I suspect I was as bewildered as anyone when I read an article from the Toronto Star this weekend outlining that the Ministry of Health and Long-term Care in Ontario intended to cut the number of residency positions in Ontario. http://www.thestar.com/life/health_wellness/2015/08/08/ministry-of-health-plans-to-cut-50-residency-places-angering-doctors-in-training.html Both Ali Damji, the Chair of the Ontario Medical Students Association, and Dr. Michael Toth, the President of the Ontario Medical Association (OMA), commented on the negative impact of the cuts. A Ministry spokesperson (not the Minister) outlined that the reductions are “intended to manage the risk of an oversupply of physicians in the future”.
No rationale has been provided for why 50 is the correct number of positions to cut. There is no indication as to whether research supports this measure, but I suspect that there is no reason based in health human resources data to substantiate it. In fact, if you think about it, if you want to control the supply of physicians, it might make more sense to cut medical student places first and then rationalize postgraduate training.
As to what evidence does exist that might support such a decision, the Ministry actually did participate in developing a forecasting model that was completed in late 2010, the Ontario Population Needs-Based Physician Simulation Model. https://www.healthforceontario.ca/UserFiles/file/PolicymakersResearchers/needs-based-model-report-oct-2010-en.pdf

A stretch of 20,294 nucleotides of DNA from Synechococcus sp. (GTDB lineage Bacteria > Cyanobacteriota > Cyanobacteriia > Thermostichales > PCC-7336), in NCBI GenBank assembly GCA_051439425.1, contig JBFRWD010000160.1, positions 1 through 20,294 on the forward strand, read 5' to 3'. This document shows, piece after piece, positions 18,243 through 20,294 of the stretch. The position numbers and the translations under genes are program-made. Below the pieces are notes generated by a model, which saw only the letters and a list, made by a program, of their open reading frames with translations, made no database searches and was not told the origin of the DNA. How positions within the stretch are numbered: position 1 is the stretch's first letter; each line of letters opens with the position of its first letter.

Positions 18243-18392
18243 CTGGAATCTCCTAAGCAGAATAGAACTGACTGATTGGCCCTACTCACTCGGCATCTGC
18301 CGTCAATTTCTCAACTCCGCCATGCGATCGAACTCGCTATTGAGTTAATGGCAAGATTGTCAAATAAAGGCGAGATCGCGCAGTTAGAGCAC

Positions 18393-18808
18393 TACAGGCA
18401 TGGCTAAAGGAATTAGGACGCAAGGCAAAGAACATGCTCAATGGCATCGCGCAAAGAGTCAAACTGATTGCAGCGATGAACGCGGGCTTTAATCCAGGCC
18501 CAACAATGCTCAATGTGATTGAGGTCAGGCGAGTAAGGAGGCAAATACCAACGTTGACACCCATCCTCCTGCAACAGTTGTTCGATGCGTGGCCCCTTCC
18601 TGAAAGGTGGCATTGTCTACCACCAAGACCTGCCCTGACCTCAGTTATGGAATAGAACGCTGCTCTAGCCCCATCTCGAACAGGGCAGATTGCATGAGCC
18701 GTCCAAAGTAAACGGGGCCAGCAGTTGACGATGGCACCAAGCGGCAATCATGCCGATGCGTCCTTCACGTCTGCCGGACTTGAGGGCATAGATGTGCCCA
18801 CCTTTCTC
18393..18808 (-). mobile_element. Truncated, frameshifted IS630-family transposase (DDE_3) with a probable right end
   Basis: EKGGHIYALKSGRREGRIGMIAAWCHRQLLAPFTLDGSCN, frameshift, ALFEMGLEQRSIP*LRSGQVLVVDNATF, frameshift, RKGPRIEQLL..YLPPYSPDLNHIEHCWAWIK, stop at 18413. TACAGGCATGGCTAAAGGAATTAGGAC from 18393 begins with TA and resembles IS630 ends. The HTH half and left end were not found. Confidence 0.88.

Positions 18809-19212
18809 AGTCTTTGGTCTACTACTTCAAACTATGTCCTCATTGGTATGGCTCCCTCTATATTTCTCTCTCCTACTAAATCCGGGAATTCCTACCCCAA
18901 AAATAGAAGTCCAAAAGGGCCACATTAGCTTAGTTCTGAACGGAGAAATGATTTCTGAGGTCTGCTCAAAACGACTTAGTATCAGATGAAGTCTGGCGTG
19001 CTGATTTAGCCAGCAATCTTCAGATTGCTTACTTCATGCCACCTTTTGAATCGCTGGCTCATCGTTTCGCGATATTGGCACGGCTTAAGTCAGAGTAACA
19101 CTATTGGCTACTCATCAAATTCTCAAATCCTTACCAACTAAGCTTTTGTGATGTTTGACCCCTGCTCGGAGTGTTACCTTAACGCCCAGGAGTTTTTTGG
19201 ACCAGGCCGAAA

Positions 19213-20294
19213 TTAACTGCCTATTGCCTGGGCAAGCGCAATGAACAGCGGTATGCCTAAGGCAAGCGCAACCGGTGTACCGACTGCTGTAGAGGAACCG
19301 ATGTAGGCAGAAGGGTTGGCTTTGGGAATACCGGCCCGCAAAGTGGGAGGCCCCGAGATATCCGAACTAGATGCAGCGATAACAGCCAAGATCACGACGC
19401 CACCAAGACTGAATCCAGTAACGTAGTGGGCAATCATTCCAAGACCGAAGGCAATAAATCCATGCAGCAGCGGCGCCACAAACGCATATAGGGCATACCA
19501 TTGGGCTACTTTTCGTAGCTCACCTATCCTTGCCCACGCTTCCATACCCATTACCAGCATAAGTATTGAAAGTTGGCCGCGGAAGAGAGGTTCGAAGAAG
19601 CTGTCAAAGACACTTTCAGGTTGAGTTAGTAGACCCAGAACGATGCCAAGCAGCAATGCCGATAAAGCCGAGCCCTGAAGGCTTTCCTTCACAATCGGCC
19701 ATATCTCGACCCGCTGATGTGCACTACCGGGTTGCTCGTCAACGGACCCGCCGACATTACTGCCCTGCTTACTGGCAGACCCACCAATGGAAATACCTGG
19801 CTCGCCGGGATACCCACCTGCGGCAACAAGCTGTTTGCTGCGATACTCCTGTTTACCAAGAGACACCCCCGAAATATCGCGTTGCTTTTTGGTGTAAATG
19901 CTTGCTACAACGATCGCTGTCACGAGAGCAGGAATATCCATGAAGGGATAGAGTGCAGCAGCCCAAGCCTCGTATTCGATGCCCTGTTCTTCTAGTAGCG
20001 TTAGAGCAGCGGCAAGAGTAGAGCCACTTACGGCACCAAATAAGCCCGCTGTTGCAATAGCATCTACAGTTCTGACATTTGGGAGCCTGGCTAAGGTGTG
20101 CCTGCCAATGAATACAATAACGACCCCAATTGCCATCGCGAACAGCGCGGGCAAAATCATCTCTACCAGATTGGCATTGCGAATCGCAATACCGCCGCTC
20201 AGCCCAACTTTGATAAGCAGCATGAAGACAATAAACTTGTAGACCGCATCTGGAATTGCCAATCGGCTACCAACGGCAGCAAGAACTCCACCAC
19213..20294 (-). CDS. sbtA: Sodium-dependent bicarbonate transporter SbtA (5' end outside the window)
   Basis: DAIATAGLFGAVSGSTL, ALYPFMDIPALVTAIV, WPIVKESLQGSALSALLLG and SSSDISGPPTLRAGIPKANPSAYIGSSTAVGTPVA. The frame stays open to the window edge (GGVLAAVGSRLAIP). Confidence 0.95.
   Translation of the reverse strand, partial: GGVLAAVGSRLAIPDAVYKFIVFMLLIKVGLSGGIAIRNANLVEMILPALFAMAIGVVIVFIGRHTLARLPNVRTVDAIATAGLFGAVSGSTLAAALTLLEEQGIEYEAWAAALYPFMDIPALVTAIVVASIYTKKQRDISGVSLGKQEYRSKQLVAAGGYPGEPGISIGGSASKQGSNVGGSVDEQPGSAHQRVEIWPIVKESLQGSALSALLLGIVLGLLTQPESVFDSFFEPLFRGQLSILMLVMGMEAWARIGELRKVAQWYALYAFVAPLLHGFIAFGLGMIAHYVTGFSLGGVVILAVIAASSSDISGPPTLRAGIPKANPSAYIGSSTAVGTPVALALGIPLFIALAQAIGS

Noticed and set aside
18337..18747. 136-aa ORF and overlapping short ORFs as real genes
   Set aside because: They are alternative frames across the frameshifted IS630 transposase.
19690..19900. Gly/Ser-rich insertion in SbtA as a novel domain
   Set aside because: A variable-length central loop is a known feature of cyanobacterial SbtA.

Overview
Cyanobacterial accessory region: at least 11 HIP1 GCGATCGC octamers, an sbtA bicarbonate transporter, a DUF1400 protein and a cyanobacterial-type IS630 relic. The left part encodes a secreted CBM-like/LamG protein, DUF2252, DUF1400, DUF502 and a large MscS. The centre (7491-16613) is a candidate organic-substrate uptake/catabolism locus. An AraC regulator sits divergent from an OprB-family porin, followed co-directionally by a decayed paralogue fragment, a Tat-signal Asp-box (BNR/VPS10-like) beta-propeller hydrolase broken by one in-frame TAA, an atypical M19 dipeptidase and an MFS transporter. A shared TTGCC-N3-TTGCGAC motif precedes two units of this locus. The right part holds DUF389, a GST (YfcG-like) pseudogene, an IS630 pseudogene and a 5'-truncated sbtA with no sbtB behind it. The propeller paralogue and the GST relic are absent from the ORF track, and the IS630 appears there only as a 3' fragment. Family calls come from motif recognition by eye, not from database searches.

This report was a joint effort of the OMA and the Ministry of Health and Long-term Care. Even a glance through the model is enough to demonstrate that, while some specialties may have adequate practitioners, there are shortages in other specialties that will not be addressed anytime in the next ten, even 15 years in the case of psychiatry. With this data available in a document developed in collaboration with the OMA, I wondered why the first consideration wasn’t to redistribute the residency spots instead of cutting them.
Examining the concern outlined by the Ministry’s spokesperson, that the government wants to “manage the risk of an oversupply of physicians”, consider the recent increase in the number of family physicians in the last ten years. Despite the increases, and even considering that family doctors are working in more efficient team-based models, there are still almost one million people in Ontario without a family physician. Redirecting a dozen more residency places to family medicine might help to address this shortage.
Finally, if one is not convinced by the facts, consider the human dimension. Most of Ontario’s medical students are from here. They were born here, raised here and would likely want to remain close to home. Not being able to find a training position close to home can have a significant impact on your life. There is very good data suggesting that doctors tend to practice where they train. Do we really not want these bright young people working here in Ontario?
All of these factors do tend to drive the best students away from a medical career, another outcome that ought to be considered before making such a decision. Ontario needs a permanent mechanism to consider physician human resources in the years to come. This was one of the recommendations of the Report of the Expert Panel on Health Professional Human Resources in 2000, another report still relevant and available to the government. This is a link to the report: http://www.health.gov.on.ca/en/common/ministry/publications/reports/workforce/workforce.aspx This is a link to my observations concerning the report: http://drgailbeck.com/2013/01/03/267/
Like most physicians, I am drawn to evidence-based decision making. It’s how most doctors aspire to practice. The best government decisions, like the best medical decisions, are based on evidence interpreted in collaboration with partners. The reports about how this decision were made do not say anything about the evidence used to make it. I guess we’ll see how that works out.